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J Clin Invest. 1992 Apr;89(4):1223-35.

Human natural anti-Gal IgG regulates alternative complement pathway activation on bacterial surfaces.

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  • 1Center for Immunochemistry, Veterans Administration Medical Center, San Francisco, California 94121.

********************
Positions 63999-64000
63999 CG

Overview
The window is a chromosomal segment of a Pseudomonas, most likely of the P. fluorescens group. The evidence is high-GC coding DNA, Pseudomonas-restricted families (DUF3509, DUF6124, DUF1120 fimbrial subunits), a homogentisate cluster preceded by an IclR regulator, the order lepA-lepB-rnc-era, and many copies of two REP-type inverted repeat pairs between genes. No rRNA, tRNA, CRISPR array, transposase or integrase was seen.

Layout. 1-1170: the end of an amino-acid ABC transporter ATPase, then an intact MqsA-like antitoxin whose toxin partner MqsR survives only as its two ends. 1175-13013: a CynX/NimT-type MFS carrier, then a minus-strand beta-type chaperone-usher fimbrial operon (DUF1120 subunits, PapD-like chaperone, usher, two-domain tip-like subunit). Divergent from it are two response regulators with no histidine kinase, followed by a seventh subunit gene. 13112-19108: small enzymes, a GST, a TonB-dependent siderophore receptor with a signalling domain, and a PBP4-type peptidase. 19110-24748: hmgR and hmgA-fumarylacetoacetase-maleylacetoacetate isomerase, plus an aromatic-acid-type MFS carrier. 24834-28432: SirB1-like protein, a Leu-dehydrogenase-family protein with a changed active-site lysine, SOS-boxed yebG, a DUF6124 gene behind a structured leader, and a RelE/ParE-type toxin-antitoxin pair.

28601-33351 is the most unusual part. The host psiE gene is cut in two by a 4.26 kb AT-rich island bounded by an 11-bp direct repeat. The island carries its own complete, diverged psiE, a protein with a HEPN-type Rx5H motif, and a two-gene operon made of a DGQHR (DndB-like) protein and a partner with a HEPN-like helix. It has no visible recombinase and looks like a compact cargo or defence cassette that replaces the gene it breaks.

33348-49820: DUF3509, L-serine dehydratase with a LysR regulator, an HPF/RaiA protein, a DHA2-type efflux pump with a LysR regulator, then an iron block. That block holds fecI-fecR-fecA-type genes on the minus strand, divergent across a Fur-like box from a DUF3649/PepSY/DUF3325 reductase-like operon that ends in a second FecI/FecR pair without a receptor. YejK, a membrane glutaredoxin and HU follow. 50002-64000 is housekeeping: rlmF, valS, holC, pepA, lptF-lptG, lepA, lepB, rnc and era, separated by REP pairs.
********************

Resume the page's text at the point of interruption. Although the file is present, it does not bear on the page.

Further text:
One percent of circulating IgG in humans recognizes galactose alpha 1,3 galactose residues (anti-Gal) and is synthesized in response to stimulation by enteric bacteria. In this study, we found that the prevalence of binding of anti-Gal to blood isolates is significantly higher than its binding to normal stool isolates. When anti-Gal bound onto the lipopolysaccharide of a representative blood isolate, Serratia marcescens #21, it blocked its alternative complement pathway (ACP) lysis and made the organism serum resistant. In contrast, when anti-Gal bound to the capsular polysaccharide of a serum sensitive Serratia, #7, it increased ACP killing of this strain. The mechanism of blockade of ACP lysis by anti-Gal did not involve a decrease in the number of C3 molecules deposited onto Serratia #21 or an inhibition of the binding of C3b to its LPS, nor did it change the iC3b and C3d degradation products of bound C3b or prevent membrane attack complex formation on this organism. Our findings suggest that the effect of anti-Gal on immune lysis is dependent on the bacterial outer membrane structure to which it binds. We postulate that anti-Gal may play a role in the survival of selected Enterobacteriacae in Gram-negative sepsis by blocking ACP-mediated lysis of such bacteria by the nonimmune host, and that this effect depends on where anti-Gal finds its epitope on the bacterial outer membrane.

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